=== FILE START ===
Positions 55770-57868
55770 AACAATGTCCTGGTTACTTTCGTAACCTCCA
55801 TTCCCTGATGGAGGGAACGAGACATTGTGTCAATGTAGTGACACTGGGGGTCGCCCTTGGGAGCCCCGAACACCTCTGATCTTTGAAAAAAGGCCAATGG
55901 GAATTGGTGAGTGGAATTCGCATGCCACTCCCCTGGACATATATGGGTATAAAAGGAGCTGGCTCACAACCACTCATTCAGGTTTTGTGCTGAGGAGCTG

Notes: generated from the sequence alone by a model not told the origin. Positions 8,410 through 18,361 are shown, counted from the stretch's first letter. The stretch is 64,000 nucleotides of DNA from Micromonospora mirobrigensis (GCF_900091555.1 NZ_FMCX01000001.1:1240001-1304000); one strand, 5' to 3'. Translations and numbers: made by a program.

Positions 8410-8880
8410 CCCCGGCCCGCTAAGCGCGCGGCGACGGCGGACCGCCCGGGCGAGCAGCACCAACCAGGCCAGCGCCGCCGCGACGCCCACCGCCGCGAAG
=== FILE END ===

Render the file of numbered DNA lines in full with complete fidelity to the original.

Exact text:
Positions 55770-57868
55770 AACAATGTCCTGGTTACTTTCGTAACCTCCA
55801 TTCCCTGATGGAGGGAACGAGACATTGTGTCAATGTAGTGACACTGGGGGTCGCCCTTGGGAGCCCCGAACACCTCTGATCTTTGAAAAAAGGCCAATGG
55901 GAATTGGTGAGTGGAATTCGCATGCCACTCCCCTGGACATATATGGGTATAAAAGGAGCTGGCTCACAACCACTCATTCAGGTTTTGTGCTGAGGAGCTG

Notes: generated from the sequence alone by a model not told the origin. Positions 8,410 through 18,361 are shown, counted from the stretch's first letter. The stretch is 64,000 nucleotides of DNA from Micromonospora mirobrigensis (GCF_900091555.1 NZ_FMCX01000001.1:1240001-1304000); one strand, 5' to 3'. Translations and numbers: made by a program.

Positions 8410-8880
8410 CCCCGGCCCGCTAAGCGCGCGGCGACGGCGGACCGCCCGGGCGAGCAGCACCAACCAGGCCAGCGCCGCCGCGACGCCCACCGCCGCGAAG